Every generation has its vanished empire, its city of the wind, the one blown away by time. In Karen Shakhnazarov’s magnificent new film, that city and that time is the Moscow of 1970’s, where a group of college friends, with an emphasis on a love triangle involving classmates Sergei, Stepan, and Lyuda, express their youth by rebelling against the rules of the Soviet game.
Contrary to Ronald Reagan’s boast that he effected the fall of the Soviet Union, the truth had more to do with the flowering of a new generation that did not share the fear their parents had of the absolute power of their government to regulate the behavior of its citizenry. “Vanished Empire” follows its characters through various acts of law-breaking and love-making, from busting up restaurants to making out in the lecture hall.
Sergei steals books from his grandfather to raise money to buy black market records and Western clothing. For his girlfriend Lyuda’s birthday, he blows seventy five rubles on what is promised to be an authentic English pressing of The Rolling Stones’ “Goats Head Soup”, only to find a Tchaikovsky record inside the album sleeve. As the college kids cavort in the carefree bloom of their adolescence, the Soviet Union lumbers on. The Russian kids pay little attention to the anti-Western propaganda filling movie theater newsreels and television newscasts, more intent on chasing girls and listening to local bands cover Western pop songs such as “Venus” and “Smoke on the Water” than rallying behind the Communist cause.
In the film’s startling and elliptical climax, Sergei finds himself thirty years in the future, confronted by an unrecognizable Stepan, who complains that Moscow no longer resembles the city of his youth, that it has been over-run by evil foreigners, and that he is now happy to be living in Finland. He is reminiscent of the old rebels from our own era of dissidence, who now complain that Seattle has changed too much, and is no longer the city of their youths, when their youth was spent in rebellion against the city as it was in those days.
Shakhnazarov gained international prominence during the “perestroika” era with her 1983 film, “Jazzman.” One of the most enlightening aspects of “Vanished Empire” is its resemblance to films made and set in the 1980’s, such as “Little Vera,” when its story takes place a decade earlier. This shows us how artificial our view of history is. A culture cannot be so conveniently split up into eras given definitions such as “glasnost” or “perestroika.” Change in always happening, and is the result of actual people, not political determinations. As is the case in our own history, with the disaffection of the beats preceding the dropping out of the hippies, the seeds of dissent were sown in Soviet youth long before the rest of the world took notice. By the time Reagan credited himself with the felling of the Soviet Union, that empire had already vanished.
“Vanished Empire” opens Saturday, January 2 at the Northwest Film Forum for a limited run.
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One can never receive too many reminders to drive safe during the holiday season… Located on Aurora facing northbound traffic at 47th Street, a billboard features a picture of a police officer with a radar gun next to the words, “Speeding? Expect a $144 ticket.” And, apparently, this isn’t just an empty threat.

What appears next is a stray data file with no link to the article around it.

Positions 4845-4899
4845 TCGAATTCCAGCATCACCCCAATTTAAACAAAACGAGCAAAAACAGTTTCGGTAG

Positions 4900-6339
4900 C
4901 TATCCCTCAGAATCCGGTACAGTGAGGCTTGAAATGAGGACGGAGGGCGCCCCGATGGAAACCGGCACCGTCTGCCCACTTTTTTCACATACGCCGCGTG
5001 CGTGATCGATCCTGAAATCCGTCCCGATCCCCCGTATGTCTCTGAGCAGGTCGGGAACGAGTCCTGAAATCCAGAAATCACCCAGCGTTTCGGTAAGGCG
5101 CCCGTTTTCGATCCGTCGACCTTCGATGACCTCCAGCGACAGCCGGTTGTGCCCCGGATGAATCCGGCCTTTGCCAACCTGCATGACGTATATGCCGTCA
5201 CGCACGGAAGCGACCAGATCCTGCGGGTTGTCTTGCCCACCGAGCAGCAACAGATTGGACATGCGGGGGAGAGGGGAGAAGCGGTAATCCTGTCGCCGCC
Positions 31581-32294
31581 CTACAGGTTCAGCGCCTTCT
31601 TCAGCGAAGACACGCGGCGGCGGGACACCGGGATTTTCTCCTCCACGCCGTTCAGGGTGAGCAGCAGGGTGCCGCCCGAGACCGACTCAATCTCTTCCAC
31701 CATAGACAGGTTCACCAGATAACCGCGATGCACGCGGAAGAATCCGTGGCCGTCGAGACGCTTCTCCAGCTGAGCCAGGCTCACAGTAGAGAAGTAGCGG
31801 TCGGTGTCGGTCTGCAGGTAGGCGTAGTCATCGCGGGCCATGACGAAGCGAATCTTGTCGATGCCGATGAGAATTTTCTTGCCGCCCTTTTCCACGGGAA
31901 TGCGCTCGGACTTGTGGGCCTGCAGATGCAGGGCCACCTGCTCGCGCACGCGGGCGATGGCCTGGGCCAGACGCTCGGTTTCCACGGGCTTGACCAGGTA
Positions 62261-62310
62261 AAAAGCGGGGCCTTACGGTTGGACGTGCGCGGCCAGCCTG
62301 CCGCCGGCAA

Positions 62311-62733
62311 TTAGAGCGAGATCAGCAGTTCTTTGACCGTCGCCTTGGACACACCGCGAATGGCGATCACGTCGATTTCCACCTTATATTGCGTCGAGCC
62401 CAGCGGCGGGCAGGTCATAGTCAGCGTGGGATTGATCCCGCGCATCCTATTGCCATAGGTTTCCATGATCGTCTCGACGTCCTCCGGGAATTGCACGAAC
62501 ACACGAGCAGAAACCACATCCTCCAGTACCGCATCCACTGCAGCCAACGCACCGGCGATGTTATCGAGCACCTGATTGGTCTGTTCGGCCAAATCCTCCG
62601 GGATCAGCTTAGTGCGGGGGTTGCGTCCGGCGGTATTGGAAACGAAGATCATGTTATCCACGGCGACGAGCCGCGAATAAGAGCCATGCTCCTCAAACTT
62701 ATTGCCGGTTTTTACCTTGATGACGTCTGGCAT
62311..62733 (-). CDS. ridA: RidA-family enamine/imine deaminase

According to the Aurora Traffic Safety Project’s Facebook page, the Seattle Police Department has written over 3000 speeding tickets since the traffic-safety project, also called the “Expect the Unexpected” campaign, began back in mid-June. (read more)
Less than 24 hours after the death of Pierce County Sheriff’s Deputy Kent Mundell — one of two cops shot Dec. 21 in Eatonville — phone solicitors jumped into action claiming to raise money in his honor. Beware of such calls, say Pierce County authorities, who issued this alert via press release:
Reports are coming in about fundraising donations being solicited by phone in regards to the death of Deputy Kent Mundell.
If members of the public want to make a donation to the cause, it is strongly encouraged they use the Columbia Bank account that has been set up to aid the Mundell family. Here is a list of bank locations: http://www.columbiabank.com/page.aspx?nid=27
The validity of the phone solicitations has not been verified by Pierce County. In many cases, such fundraisers keep the vast majority of the money.
Another Pierce County press release tells of more ways to make a donation legitimately:
People interested in making a donation, visiting from an out of area law enforcement agency or Honor Guard, or just wanting more information regarding the memorial should email email@example.com or call 1-866-977- 2362. While volunteers are not needed at this time, people can assist by donating to Deputy Mundell’s family at any branch of Columbia Bank (for a list of branches, please visit www.columbiabank.com). Additionally, the Pierce County Deputy Sheriffs Guild is accepting donations on their Web site www.pcdsguild.com. Tapco Credit Union has also set up an account, which can accept donation at any of their locations, or online at www.tapcocu.org.
For every artist who elaborates on the outer edge of experience, there’s another burrowing away at root causes.
This is a small survey of root diggers and bone lovers, those who bring complexity to simple forms and would rather strip bare than decorate… (view art here)
ZZ Top’s Billy Gibbons recently displayed his latest hot rod at the 18th annual Mooneyes Hot Rod and Custom Show in Yokohama, Japan, the biggest car show of its kind in Asia.
Dubbed The Mexican Blackbird, Gibbons’ over-the-top ride is a 1958 Ford Thunderbird named after a ZZ Top song from the band’s 1975 album, “Fandango!”
By the way, ZZ Top celebrates its 40th anniversary this week. (see car and read more)
Three boat shows around the region have been canceled for next year—and that could be a boon for next month’s boat show in Seattle.
The lagging economy prompted the cancellation of the 2010 boat shows in Tacoma and Everett, while the annual boat show in Vancouver, B.C., was canceled to allow for construction of a retractable roof at BC Place, where the event was to be held. (more)